Getting your vaccine at Esperanza
Text "VAX" to (773) 207-3133 or call us at (773) 584-6200 to make an appointment. You will NOT need an official government-issued ID, but we will need something with your name and address (like a piece of mail or a bill) so we can verify your identity. We will not ask about your immigration status. The vaccine is given at no cost to you regardless of insurance, income, or immigration status.
Brighton Park Vaccination Schedule:
|Monday||8 a.m. - 4 p.m.|
|Tuesday||9 a.m. - 5 p.m.|
|Wednesday||9 a.m. - 5 p.m.|
|Thursday (1st & 3rd)||12 p.m. - 6:30 p.m.|
|Thursday (2nd, 4th, & 5th)||8 a.m. - 4 p.m.|
|Friday||8 a.m. - 4 p.m.|
|Saturday||8 a.m. - 4 p.m.|
Your COVID-19 vaccine questions
What is a bivalent booster?
The bivalent booster is an updated formulation of the COVID-19 vaccine that offers protection against the original strain of the virus, as well as the omicron BA.4 and BA.5 variants.
When am I eligible to receive a bivalent booster?
The following chart will help you figure out when you are eligible for your bivalent booster. Please note that Esperanza is currently only administering the Pfizer-BioNTech bivalent booster.
|6 months-4 years||5 years - 17 years||18 years and older|
|Receive primary series of 3 doses (the third will be a bivalent dose)||Receive primary series of 2 doses and a bivalent booster at least 2 months later||Receive primary series of 2 doses and a bivalent booster at least 2 months later|
If you are 5 years and older and are mildly or severely immunocomrpromised, you will receive a primary series of three (3) doses AND a bivalent booster at least 2 months later. You are considered immunocompromised if any of the following apply to you:
• You're receiving active cancer treatment for tumors or cancers of the blood,
• You received an organ transplant and are taking immunosuppressant drugs,
• You've received a stem cell transplant in the past 2 years or are taking immunosuppressant drugs
• You have moderate to severe primary immunodeficiency,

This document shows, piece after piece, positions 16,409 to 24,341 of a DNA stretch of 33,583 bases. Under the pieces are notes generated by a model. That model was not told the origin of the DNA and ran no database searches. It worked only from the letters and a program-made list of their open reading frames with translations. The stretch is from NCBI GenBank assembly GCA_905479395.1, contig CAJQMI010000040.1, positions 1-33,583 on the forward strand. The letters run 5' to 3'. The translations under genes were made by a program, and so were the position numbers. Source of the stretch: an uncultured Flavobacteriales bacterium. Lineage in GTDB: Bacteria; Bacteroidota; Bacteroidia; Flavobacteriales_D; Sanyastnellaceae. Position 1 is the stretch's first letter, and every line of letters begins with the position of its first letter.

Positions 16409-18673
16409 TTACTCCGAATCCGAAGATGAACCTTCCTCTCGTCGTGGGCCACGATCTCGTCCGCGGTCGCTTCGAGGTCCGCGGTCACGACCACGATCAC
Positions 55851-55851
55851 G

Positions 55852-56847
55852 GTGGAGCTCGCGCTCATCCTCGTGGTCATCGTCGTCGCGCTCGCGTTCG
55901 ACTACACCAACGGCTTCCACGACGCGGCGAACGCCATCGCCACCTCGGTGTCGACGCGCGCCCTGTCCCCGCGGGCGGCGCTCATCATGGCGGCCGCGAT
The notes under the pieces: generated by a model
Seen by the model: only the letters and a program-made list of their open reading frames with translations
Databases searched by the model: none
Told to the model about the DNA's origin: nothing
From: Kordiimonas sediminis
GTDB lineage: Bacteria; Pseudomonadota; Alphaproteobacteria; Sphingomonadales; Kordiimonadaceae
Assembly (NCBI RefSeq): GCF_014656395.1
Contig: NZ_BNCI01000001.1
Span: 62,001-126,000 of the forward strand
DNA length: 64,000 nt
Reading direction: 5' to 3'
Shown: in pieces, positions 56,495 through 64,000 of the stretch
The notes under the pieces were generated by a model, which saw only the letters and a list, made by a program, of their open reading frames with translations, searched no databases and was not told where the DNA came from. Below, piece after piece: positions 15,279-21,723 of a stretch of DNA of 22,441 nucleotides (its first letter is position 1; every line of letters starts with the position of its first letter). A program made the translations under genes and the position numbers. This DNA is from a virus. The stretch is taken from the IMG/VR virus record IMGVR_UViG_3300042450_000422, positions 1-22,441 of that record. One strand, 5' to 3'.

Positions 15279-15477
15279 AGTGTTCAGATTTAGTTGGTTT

• You have advanced or untreated HIV infection, or
• You are receiving active treatment with corticosteroids or other drugs that suppress the immune response
Are these vaccines effective?
According to data from the clinical trials, all vaccines, including the bivalent booster, are highly protective against severe COVID-19, hospitalization and death.
Are these vaccines safe?
Since 2020, millions of people have received a COVID-19 vaccine across the United States without any significant safety concerns. Vaccines were well tolerated by most recipients and are considered safe. On very rare occasions, there have been cases of heart or heart lining inflammation (myocarditis or pericarditis) among recipients of the Pfizer or Moderna vaccines, usually reported a few days after receiving the second dose of the vaccine. If you experience chest pain, shortness of breath or the sensation of fast beating or pounding heart after receiving either of these two vaccines, please seek medical attention right away.
Are vaccines safe for pregnant and/or lactating patients?
Both the American College of Obstetricians and Gynecologists and Society of Maternal Fetal Medicine recommend that COVID-19 vaccines be offered to pregnant, lactating, and non-lactating individuals.
Are these vaccines safe for children?
The Pfizer vaccine has received Emergency Use Authorization for children ages 6 months to 11 years old and has been fully approved by the FDA for children 12 to 18.
Will I experience side effects from the COVID-19 vaccine?
Side effects are not uncommon when you receive any vaccine and COVID-19 vaccines are no exception. While most side effects are mild and go away in about a day, severe side effects can result when you have a strong immune response to the vaccine. The most common side effects include fatigue, muscle pain, joint pain, and headache.
How much will the vaccine cost?
Federal health officials have said that any approved COVID-19 vaccine will be free to everyone who wants one, regardless of your insurance status. Vaccines will be covered under Medicare and Medicaid.
Updated December 26, 2022